President Trump has indicated that he wants to make replacing Obamacare a key issue in the 2020 campaign, with a vote on a new plan to be held following the election, assuming Republicans take back full control of Washington. The problem: Republicans have already fooled voters with that message too many times.
Whatever your preferred adage (Abraham Lincoln‘s about not being able to fool all the people all the time or the “fool me twice” warning), recent political history will provide a significant obstacle to any attempt by Trump or Republicans to run on replacing Obamacare.
Republicans ran on repealing and replacing Obamacare in 2010, 2012, 2014, and 2016. Yet they kept moving the goalposts as they accumulated power. When Republicans took over the House in 2010, they said nothing could be done without also controlling the Senate. When they gained control of the Senate in 2014, they said they couldn’t do anything until they also had the White House. Yet even when they entered 2017 with unified control of Washington, they failed to deliver.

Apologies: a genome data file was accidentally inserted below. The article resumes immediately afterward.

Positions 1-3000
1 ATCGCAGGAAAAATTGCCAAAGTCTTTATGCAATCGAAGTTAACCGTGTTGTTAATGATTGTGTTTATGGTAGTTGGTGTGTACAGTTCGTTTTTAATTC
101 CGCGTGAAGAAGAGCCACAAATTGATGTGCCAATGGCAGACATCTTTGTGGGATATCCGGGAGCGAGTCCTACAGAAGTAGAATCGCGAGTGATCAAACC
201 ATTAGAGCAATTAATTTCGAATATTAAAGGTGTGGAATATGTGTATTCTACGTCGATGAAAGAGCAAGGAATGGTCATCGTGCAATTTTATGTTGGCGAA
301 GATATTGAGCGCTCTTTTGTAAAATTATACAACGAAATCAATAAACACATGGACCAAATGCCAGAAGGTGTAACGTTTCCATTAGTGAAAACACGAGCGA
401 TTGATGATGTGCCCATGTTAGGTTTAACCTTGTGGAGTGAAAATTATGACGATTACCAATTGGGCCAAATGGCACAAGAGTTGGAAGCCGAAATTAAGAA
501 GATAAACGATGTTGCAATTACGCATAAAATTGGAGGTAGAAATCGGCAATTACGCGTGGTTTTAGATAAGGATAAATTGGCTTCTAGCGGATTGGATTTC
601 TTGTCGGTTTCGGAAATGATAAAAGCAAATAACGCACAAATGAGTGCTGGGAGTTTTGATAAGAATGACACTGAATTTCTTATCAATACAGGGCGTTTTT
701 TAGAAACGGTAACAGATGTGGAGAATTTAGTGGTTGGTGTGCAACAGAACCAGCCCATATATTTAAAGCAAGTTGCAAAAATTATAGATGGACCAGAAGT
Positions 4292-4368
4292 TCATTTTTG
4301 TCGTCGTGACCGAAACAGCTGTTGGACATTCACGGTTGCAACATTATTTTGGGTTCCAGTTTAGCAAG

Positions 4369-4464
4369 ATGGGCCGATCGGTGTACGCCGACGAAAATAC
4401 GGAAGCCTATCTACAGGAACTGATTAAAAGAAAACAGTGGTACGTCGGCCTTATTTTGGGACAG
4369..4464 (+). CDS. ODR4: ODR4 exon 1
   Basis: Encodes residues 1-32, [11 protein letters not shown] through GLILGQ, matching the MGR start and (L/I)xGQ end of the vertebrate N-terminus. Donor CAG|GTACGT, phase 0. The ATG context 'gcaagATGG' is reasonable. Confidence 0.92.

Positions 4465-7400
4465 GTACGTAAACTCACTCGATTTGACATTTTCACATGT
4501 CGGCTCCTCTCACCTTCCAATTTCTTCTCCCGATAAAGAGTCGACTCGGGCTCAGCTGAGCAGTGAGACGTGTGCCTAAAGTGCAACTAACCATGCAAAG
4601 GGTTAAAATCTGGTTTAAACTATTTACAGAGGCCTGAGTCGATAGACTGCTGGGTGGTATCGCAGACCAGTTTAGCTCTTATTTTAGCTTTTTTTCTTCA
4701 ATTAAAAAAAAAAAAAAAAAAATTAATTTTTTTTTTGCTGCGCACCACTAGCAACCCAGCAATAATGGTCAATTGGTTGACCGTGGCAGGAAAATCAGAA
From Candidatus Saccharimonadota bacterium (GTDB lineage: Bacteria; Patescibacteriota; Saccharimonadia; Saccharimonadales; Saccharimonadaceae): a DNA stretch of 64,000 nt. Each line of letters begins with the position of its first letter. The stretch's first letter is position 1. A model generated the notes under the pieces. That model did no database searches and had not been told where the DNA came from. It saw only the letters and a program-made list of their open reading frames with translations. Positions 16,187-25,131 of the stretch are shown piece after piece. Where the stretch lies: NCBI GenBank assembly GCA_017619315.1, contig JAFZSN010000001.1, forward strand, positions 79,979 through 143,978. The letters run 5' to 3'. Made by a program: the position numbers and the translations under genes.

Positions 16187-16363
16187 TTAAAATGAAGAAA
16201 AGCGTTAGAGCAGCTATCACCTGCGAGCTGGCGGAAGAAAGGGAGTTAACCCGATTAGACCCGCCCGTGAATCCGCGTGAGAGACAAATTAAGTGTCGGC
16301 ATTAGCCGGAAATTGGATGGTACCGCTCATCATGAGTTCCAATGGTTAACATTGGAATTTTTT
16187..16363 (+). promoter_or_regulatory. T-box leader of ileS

At the time, I called it the biggest broken promise in political history. Try to think of another example of a pledge to voters made in four consecutive election cycles, and not just by a few candidates — by an entire party, including those seeking office at the federal, state, and local level.
The reason why Republicans failed is, at its core, the same reason I have been shouting about since 2008: they don’t care about the details of healthcare policy enough to resolve their differences and unify around any given plan. The only times Republicans can unify is in opposition to Democratic proposals to expand the role of government when they are out of power. This was the case in 1993 and 1994 when they fought the Clinton administration’s push for national healthcare, and then again with Obamacare.
Republicans will be able to score points in 2020 by running against efforts to impose a socialist health insurance scheme on the United States, which is currently being branded as “Medicare for all.” They might also be able to make some headway if they have specific plans to address specific concerns about Obamacare. For instance, they can explain in real terms how Obamacare’s regulations drive up premiums and restrict choice and how they could address those concerns with specific policy changes.
But if Trump and Republicans insist again of speaking vaguely about getting rid of Obamacare and replacing it with some mythical great plan, they will face a skeptical public that isn’t likely to be fooled again.